Chesapeake Energy Corp., the second-largest U.S. natural gas producer, said on Thursday it will stop spending richly to buy new fields and instead focus on cutting its huge debt and slowing output growth.
The self-described "fundamental shift" comes weeks after billionaire investor Carl Icahn raised his stake in the company to 5.8 percent, saying in a regulatory filing that the stock was undervalued. That is a common theme for investors who have watched the stock consistently underperform its peers.
Since Icahn — who has held talks with Chesapeake's management — raised his investment in Chesapeake, the stock has climbed 13 percent. Its shares rose almost 2 percent Thursday.
"We think investors should like the new capital discipline from Chesapeake (smells like Carl Icahn is behind this), and we hope the company follows through," analysts at CapitalOne Southcoast wrote in a morning note to clients. "Chesapeake's old habit of spending billions on acreage and increasing production guidance will be hard to break."
Chesapeake has been hurt by the weakness in prices for natural gas as massive new fields have come on line. It has been the industry's most aggressive in snapping up acreage in shale rock formations, but has taken on huge amounts of debt to finance the expansion.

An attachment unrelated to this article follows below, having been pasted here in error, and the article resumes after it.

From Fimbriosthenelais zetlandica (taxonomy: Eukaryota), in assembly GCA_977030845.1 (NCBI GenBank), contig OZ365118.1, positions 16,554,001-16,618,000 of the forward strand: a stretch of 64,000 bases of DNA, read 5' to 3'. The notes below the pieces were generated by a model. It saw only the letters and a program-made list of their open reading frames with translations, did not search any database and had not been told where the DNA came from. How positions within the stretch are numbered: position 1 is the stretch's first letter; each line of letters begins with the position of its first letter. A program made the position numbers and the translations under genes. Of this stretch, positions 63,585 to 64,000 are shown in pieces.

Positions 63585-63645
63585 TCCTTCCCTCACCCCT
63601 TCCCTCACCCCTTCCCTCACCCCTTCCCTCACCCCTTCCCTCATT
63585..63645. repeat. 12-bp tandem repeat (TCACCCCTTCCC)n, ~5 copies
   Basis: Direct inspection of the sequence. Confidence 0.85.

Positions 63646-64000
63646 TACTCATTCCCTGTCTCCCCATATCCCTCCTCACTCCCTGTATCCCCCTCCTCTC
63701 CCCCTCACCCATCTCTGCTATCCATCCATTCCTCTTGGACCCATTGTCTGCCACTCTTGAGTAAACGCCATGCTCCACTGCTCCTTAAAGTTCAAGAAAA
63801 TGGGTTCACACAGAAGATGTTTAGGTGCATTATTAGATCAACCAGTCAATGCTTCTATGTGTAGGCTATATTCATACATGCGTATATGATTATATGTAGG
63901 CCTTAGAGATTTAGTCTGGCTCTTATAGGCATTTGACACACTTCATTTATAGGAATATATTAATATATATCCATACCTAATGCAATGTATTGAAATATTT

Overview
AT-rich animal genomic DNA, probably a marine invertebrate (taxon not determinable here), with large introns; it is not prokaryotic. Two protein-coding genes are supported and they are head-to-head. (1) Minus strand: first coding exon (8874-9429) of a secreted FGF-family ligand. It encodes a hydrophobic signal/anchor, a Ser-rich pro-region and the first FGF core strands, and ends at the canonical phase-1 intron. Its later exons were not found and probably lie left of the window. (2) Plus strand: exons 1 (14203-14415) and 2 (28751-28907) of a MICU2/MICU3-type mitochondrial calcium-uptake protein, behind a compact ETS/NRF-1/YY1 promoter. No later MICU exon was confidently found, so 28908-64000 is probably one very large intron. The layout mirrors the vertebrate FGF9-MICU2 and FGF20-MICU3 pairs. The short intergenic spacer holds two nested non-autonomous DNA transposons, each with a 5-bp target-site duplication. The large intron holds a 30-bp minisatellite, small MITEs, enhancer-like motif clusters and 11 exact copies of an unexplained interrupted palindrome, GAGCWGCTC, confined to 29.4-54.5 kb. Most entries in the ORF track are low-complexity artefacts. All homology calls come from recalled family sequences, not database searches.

Chesapeake said it plans to cut long-term debt 25 percent over the next two years by reducing its spending on leases and raising cash through its assets.
"This plan represents a fundamental shift from our aggressive asset accumulation of the past few years to a multiyear period of asset harvest, characterized by a clear focus on capital discipline and maximizing returns," Chief Executive Officer Aubrey McClendon said in a statement.
It cut its output growth target to 25 percent over the next two years, down from its previously planned 30 percent to 40 percent growth rate.
The company's net long-term debt stood at $11.45 billion at the end of the third quarter, down from $12.3 billion at the beginning of 2010.
The company vowed not to issue any common or preferred stock to achieve its debt reduction objective — a promise it has made and broken before.
The company has had success in finding partners to invest in its new fields, and has struck several volumetric production payment deals that lock in the prices of its production from specific fields.
Chesapeake's 2010 proved reserves rose 18 percent from the end of 2009 to 16.9 trillion cubic feet equivalent (cfe).
Daily production for the fourth quarter averaged about 2.9 billion cfe per day, down 4 percent from the third quarter, but 11 percent higher than the previous year.
Chesapeake's daily production for the 2010 full year averaged approximately 2.8 bcfe, an increase of 14 percent over the 2.5 billion cfe of daily production for the 2009 full year.
Chesapeake's shares rose 2.1 percent, or 57 cents, to $27.08 in morning trading on the New York Stock Exchange.
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